Arrow Functions

Also known as the Fat Arrow.
Array functions are anonymous and change the way 'this' binds in functions.
These can be used to simplify function scoping.
A function can be re-written using the fat arrow.
By using the Fat Arrow we do not have to type the 'function' keyword, type the return keyword
Curly brackets are also not required if the function only contains one expression.



Lambda Functions

Lambda function is a small anonymous function that consist of only one expression and can take one or multiple parameters.
They basically allow functions to be passed as parameter to other functions.
Since in JavaScript, functions are treated as object so they can be passed and returned from other functions to implement lambda functions.



When you use a Regular function (with the function keyword), the value of the 'this' keyword depends on HOW the function was called (the object that made the call)

const myFunc1 = function () { 
};

is equivalent to this

const myFunc2 = () => { 
};

When you use an Arrow function, the value of the 'this' keyword depends on WHERE the function was defined (the scope where the function was defined)
Arrow functions are extremely useful when working with Events and Listeners.
Regular functions provide access to their "calling" environment while arrow functions provide access to their "defining" environment.


A function expression is an anonymous function object that we set equal to a variable
This is defined using a pair of parenthesis that contain the list of parameters followed by a fat arrow and a pair of curly brackets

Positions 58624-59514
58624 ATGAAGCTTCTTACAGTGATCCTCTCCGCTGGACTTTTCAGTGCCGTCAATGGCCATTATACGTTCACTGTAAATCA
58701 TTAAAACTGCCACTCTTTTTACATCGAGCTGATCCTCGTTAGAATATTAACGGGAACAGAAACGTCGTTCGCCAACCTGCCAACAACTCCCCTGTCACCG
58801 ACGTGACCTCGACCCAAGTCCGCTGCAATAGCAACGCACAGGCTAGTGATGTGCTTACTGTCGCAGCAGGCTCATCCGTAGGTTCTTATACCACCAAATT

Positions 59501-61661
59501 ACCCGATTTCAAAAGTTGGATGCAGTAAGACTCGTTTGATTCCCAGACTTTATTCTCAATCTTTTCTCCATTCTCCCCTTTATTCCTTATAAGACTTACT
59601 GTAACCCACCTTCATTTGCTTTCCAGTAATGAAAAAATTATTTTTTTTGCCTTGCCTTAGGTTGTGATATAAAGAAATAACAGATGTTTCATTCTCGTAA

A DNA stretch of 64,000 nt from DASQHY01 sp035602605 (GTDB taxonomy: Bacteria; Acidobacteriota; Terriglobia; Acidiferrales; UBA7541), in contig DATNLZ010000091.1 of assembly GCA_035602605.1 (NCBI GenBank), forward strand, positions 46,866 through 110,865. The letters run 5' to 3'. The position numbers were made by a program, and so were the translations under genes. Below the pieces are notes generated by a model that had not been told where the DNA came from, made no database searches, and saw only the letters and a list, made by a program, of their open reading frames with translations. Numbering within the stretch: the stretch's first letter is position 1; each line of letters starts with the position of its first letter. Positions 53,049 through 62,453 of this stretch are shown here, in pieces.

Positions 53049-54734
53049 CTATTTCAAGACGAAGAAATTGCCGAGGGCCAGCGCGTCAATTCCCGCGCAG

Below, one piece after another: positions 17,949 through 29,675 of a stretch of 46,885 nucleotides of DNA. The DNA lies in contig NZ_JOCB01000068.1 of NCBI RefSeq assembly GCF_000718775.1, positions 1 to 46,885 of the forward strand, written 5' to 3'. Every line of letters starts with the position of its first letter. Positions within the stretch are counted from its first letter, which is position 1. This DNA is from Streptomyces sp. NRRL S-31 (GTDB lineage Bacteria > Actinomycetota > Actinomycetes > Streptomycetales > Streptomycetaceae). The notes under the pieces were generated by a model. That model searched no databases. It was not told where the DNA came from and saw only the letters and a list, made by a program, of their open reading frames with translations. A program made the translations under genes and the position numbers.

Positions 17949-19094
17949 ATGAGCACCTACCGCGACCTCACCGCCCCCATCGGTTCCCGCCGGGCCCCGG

var checkNum = (num) => { 
   return num % 2 === 0;
}


Functions - No Parameters

const returnfifty_var = function() { 
   return 50;
};

const returnfifty_var = () => { return 50; }
const returnfifty_var = () => 50;


Functions - One Parameter

const addfifty_var = function(x) { 
   return x + 50;
};

const addfifty_var = (x) => { return x + 50; }
const addfifty_var = (x) => x + 50;

For single statement arrow functions there is an implicit return

const myFunction = () => ( { value : 'text' } )  

Not to be used inside classes to declare constructors or methods.
For single statement functions you can condense to one line
Instead of

const myFunction = function (param1) { 
   dosomething()
}

you can have

const myFunction = (param1) => { 
   dosomething()
}

or

const myFunction = param1 => runOneStatement() 

This last notation can only be used when you have one parameter.
This last notation also removes the curly brackets when you only want to run one statement



Functions - Two Parameters

const addtwonumbers_var = function(x, y) { 
   return x + y;
};

const addtwonumbers_var = (x, y) => { return x + y; }
const addtwonumbers_var = (x, y) => x + y;


const myFunction = function (param1, param2) { 
   dosomething()
}

you can have

const myFunction = (param1, param2) => { 
   dosomething()
}




let age = window.prompt("What is your age?", 18); 

let welcome = (age < 18) ?
  () => alert('Hello') :
  () => alert("Greetings!");

welcome(); // ok now


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